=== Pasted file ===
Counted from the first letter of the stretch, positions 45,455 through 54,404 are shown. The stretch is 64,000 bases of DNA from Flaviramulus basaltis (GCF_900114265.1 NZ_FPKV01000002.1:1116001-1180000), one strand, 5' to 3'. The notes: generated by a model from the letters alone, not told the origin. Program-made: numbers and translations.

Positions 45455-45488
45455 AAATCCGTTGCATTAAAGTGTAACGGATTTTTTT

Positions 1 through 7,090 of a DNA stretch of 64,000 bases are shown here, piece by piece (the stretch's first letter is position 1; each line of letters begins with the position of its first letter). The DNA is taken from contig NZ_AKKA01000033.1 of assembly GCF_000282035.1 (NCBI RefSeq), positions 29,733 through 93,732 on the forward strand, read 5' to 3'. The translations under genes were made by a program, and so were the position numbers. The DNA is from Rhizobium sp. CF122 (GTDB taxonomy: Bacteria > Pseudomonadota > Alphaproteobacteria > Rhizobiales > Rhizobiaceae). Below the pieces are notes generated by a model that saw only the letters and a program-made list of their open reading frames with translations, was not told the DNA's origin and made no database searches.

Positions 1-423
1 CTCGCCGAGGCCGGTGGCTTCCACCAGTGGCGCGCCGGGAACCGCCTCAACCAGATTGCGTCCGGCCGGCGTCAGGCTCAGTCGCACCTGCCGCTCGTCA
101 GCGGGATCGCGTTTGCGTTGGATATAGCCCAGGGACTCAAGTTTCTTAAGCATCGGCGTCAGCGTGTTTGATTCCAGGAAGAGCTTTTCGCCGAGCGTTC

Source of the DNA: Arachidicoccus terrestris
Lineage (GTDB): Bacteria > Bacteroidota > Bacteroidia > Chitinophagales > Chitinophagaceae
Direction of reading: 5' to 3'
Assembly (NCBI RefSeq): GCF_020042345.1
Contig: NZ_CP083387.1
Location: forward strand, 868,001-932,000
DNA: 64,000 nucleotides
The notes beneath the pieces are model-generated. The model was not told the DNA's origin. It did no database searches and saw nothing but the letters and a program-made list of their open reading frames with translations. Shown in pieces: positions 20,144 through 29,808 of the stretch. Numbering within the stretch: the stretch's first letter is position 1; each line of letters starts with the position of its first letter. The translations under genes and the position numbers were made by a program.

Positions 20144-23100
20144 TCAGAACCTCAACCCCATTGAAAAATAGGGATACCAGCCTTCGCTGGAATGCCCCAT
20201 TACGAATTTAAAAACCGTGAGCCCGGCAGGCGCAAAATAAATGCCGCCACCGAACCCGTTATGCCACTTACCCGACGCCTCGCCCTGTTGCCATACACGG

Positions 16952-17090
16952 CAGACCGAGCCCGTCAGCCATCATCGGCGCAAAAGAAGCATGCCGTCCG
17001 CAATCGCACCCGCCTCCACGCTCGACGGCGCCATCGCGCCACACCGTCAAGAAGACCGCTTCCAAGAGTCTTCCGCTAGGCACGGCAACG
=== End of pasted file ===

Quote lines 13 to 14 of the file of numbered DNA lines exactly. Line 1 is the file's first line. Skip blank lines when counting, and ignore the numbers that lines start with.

Location: forward strand, 868,001-932,000
DNA: 64,000 nucleotides